Two assembly types are prevalent in electronics manufacturing: through-hole technology (THT) and surface mount technology (SMT). Selection of SMT or THT plays an important role in manufacturing efficiency and cost. This means it is important for customers to be aware of their definitions, differences, and applications.
Levison Enterprises Blog
The electronics industry is extremely diversified. It includes manufacturers, suppliers, dealers, retailers, and many more. This sector has been growing at a rapid pace with the invention of innovative technologies.
However, in an industry like electronics manufacturing that moves at a rapid pace, it is imperative that mistakes are kept to a minimum. Additionally, if and when errors occur, they must be corrected immediately in order to stop the trickle down effect that could cost customers valuable time and money.
When we talk about standards, we often think about processes. When we talk about IPC Standards, however, what we’re really talking about is the actual manufacture of your project. We aren’t talking about tools, we’re talking about the people, training, and background to make your highest-quality product. We’re talking about keeping those people trained so that your product stays top-of-the-line as technology and regulations change.
The term Electronic Manufacturing Service took off in the early 1970s. Up until that point, most large-scale production was handled by in-house assembly. As manufacturing evolved, smaller electronic manufacturing services sprang up to deliver low-cost assemblies by taking advantage of economies of scale. Manufacturing, material procurement and the pooling of design and customer support services made this an attractive alternative to costly in-house operations.
Does it seem like everything you need – all your parts and materials – are either going way up in price, taking longer to get, or completely inaccessible altogether?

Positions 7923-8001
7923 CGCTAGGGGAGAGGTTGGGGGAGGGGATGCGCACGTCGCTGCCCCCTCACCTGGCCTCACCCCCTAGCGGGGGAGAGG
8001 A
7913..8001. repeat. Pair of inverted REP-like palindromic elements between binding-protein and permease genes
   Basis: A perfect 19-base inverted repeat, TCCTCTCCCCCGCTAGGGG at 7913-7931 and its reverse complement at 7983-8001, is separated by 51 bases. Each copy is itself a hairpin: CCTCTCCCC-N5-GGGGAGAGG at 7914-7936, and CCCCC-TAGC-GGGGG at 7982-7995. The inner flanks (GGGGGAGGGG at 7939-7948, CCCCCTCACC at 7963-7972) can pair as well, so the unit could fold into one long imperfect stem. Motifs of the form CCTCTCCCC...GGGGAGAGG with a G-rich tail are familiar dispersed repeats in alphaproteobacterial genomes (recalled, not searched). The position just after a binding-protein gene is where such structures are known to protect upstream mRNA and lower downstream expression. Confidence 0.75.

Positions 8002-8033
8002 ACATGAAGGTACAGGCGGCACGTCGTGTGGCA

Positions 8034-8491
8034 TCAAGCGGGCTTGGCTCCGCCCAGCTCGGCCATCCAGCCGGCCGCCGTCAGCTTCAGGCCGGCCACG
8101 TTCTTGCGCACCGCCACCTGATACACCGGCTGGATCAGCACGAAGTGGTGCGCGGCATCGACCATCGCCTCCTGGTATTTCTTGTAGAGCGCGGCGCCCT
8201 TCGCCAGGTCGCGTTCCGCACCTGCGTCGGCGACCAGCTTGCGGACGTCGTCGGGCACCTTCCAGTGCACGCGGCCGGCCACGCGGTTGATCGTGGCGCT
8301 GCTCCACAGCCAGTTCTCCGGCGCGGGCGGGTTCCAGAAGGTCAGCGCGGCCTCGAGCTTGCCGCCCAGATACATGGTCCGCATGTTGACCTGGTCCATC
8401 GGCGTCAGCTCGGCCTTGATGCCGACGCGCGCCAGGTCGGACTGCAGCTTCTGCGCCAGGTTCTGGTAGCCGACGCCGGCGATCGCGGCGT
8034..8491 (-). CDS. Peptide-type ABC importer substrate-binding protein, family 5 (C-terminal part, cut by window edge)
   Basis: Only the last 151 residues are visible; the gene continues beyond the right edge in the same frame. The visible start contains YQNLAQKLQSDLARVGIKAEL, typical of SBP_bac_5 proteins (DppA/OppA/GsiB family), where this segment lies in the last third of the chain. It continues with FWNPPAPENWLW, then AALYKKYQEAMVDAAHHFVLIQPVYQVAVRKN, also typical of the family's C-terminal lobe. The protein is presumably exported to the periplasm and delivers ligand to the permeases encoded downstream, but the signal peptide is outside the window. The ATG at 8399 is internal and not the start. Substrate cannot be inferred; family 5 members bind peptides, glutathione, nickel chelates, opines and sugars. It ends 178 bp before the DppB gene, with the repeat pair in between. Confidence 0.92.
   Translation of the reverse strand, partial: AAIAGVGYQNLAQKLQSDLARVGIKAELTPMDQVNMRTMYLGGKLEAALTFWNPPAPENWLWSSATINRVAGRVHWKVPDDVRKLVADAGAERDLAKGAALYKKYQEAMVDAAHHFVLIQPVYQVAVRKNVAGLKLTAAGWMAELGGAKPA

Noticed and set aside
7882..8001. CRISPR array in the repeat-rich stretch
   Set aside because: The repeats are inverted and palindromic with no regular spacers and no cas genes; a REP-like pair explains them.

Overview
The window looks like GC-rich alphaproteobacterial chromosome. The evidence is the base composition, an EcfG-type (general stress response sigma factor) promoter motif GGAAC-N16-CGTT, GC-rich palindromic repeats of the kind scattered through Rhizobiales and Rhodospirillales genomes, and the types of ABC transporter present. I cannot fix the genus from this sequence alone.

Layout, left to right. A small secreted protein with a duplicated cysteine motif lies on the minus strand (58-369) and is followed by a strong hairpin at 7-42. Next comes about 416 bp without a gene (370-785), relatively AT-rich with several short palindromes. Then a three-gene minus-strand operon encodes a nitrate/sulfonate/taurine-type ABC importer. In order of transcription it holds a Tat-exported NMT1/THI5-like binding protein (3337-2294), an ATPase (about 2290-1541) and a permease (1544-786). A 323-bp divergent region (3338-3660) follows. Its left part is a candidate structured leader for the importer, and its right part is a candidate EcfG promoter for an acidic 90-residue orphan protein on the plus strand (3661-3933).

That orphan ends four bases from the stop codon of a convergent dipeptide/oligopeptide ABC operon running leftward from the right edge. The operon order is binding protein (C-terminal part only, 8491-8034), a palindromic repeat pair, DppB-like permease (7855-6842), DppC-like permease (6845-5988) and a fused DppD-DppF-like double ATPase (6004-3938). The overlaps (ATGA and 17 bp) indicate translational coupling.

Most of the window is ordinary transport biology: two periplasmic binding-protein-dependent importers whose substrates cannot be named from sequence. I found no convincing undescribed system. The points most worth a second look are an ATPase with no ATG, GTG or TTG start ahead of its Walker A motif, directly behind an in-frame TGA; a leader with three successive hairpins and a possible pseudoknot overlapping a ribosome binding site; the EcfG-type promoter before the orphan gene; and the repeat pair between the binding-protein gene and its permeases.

It doesn’t just seem that way.
You already know that your design package is key to a well-manufactured end product. Without good design, timelines, quality, and basically all your money may as well be forgotten.
There is much to be said about how clearly you communicate your goals, how accurate your bill of materials, and how detailed your drawings are in drafting a solid design plan. Without these pieces, your design will probably not turn into the product you had in mind.
A good electronics product design (or electronic redesign) is foundational for creating a quality and timely product. When the important basics of electronic design get glossed over or forgotten, processes get delayed, products lack specificity and you’re likely unhappy.
Automated optical inspection or AOI uses an autonomous camera to scan devices for missing components or quality problems. This method of automated visual inspection is a preferred method because it is non-contact and can be implemented throughout the manufacturing process.
Have you ever received a quote from a vendor and wondered what they were thinking when they wrote it? Sometimes they come back over-simplified and you know there are things missing that will come up and haunt you later.
The saying goes, “measure twice, cut once.” In manufacturing, we could probably apply that saying everyday and in a multitude of ways. As we literally measure and cut things every day, it’s a good standard to live by.
Even when we step back from the cutting saws and lasers, that core message still holds strong meaning in electronics manufacturing. Think about what you’re doing before you actually do it.